ASIA impairment scale

What is the ASIA Impairment Scale and How is it Used?

The ASIA Impairment Scale looks at motor and sensory function in an individual and how it has been impacted following a spinal cord injury.

Defining how a patient is affected can be used to better understand the injury they have sustained and help deliver the rehabilitation and support that will enable them to live their lives more fully.

The effective diagnosis of any spinal cord injury is vital. Not only does this help dictate what treatment is provided at the acute stage of the injury but it can also be used to assist the individual cope with their condition as they return home and begin rehabilitation.

In simple terms, an individual will be classed on the basis of where their injury occurs and whether it is incomplete or complete. The initial treatment of the acute phase is focused on preventing any further damage whilst also providing the necessary medical support to improve the prognosis of the patient.

The rehabilitation phase of recovery, however, also requires a much deeper understanding of the extent of an injury as this will be used to determine what help the individual will need.

Having a clear idea of the effect of a particular injury is important in deciding where rehabilitation techniques should focus on, what the prognosis is likely to be and what support the individual will need.

Defining spinal cord injuries has developed considerably since the 1970s when the first diagnostic tool was introduced, particularly with the development of the ASIA Impairment Scale. This comprehensive assessment is used to define sensory and motor function in an individual with a spinal cord injury.

Here we take a closer look at what how the ASIA Impairment Scale helps assess individuals and how it is used to provide the appropriate rehabilitation and support. 

What is the ASIA Impairment Scale?

The ASIA (American Spinal Injury Association) Impairment Scale is used to describe an individual’s functional impairment that has occurred as a result of sustaining a spinal injury. It looks at a five-level scale to determine both sensory and motor function below the area of the injury.

An example of the checklist used by a medical professional when assessing a patient within the ASIA Impairment Scale guidelines can be viewed here.

Light touch methods can be used to determine sensory and motor levels following a spinal cord injury

Testing is fairly simple. For example, sensory impairment is tested through light touch and pin-prick methods and scored in comparison to sensation on the cheek area. The examination is carried out over 28 key sensory points both on the right and left side of the individual.

It is defined on a scale of 0 to 2:

  • 0: Sensation is completely absent
  • 1: Sensation is altered or impaired, including hypersensitivity
  • 2: Sensation is normal

Motor function testing is far more complicated and difficult to gauge, but diagnosing as clearly as possible is important for the rehabilitation process.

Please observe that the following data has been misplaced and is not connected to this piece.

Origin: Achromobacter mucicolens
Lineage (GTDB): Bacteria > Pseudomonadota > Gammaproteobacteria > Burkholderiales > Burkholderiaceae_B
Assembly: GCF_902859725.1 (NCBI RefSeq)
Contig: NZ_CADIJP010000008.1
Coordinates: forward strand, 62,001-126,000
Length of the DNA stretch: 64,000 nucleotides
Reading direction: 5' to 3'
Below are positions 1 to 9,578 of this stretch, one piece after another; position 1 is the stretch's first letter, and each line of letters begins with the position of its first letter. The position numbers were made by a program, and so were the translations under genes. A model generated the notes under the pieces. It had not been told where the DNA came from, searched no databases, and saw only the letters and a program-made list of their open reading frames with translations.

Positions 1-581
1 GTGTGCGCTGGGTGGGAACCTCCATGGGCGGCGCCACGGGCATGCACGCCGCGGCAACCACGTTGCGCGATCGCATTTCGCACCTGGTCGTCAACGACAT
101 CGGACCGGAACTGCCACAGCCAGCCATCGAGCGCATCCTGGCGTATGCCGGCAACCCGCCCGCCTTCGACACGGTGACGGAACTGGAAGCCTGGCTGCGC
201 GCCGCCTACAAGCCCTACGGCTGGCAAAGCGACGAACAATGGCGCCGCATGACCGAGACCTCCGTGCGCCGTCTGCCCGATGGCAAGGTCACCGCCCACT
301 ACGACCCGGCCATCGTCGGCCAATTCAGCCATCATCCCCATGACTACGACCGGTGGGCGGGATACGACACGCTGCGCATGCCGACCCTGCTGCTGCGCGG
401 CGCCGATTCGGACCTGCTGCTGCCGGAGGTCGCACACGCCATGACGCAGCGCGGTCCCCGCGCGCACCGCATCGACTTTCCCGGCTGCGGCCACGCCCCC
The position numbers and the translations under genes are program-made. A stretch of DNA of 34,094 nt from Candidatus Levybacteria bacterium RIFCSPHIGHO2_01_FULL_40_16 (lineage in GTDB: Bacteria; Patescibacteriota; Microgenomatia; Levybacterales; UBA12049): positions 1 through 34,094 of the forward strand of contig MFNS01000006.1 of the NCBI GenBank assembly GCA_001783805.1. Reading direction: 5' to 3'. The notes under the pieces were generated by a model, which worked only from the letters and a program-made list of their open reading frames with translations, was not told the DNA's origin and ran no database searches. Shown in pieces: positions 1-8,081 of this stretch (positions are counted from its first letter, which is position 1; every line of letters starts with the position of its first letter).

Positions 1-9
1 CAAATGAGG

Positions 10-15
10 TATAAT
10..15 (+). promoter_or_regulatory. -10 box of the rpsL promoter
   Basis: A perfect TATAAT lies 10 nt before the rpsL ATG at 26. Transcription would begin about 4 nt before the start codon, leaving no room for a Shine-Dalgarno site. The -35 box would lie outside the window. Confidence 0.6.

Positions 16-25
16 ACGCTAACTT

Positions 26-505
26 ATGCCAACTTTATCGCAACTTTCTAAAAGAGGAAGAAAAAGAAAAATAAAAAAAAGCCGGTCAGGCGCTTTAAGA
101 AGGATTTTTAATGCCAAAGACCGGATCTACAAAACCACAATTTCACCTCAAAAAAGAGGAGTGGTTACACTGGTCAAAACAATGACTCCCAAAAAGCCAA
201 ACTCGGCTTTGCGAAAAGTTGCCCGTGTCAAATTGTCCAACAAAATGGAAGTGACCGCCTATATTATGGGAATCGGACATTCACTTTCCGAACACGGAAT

Normally, muscle function is scored on a scale from 0 to 5 for each of the areas investigated and a compiled score is obtained to define overall mobility.

  • 0: There is total paralysis
  • 1: There is palpable or visible contraction of the muscle.
  • 2: There is active movement with full range of motion with gravity eliminated.
  • 3: There is active movement, with full range of motion against gravity.
  • 4: There is active movement, full range of motion against gravity and moderate resistance in a muscle-specific position.
  • 5: There is normal active movement.

Some cases are defined as ‘not testable’ and this could happen for a variety of reasons. For example, the patient may be in too much pain to contract a particular muscle or won’t be able to assess the amount of sensation.  

How to Use the ASIA Impairment Scale

The five different grades on the ASIA Impairment Scale are designed to give rehabilitation professionals a full understanding of their patient’s condition.

  • Grade A: This is the most severe level, as the injury is considered complete. That means there is no sensory or motor function below the level of the injury.
  • Grade B: The impairment to function is incomplete on this scale and everything below. There is sensory function but no motor function below the damaged area. This will also include some sensory function in the sacral area of the spine at S4 and S5.
  • Grade C: The injury is incomplete but there is observable motor function. More than half of muscles, however, are weakened and are not able to move against gravity.
  • Grade D: There is more motor function available, with more than half of the patient’s muscles being able to move against gravity.
  • Grade E: This is the best outcome and the individual has a full range of motor and sensory function.

The key here is to define the individuals condition and how their spinal cord injury is likely to affect them in the future. It allows the rehabilitation team to put in place functional goals depending on the level of the patient’s spinal cord injury and the severity of their condition.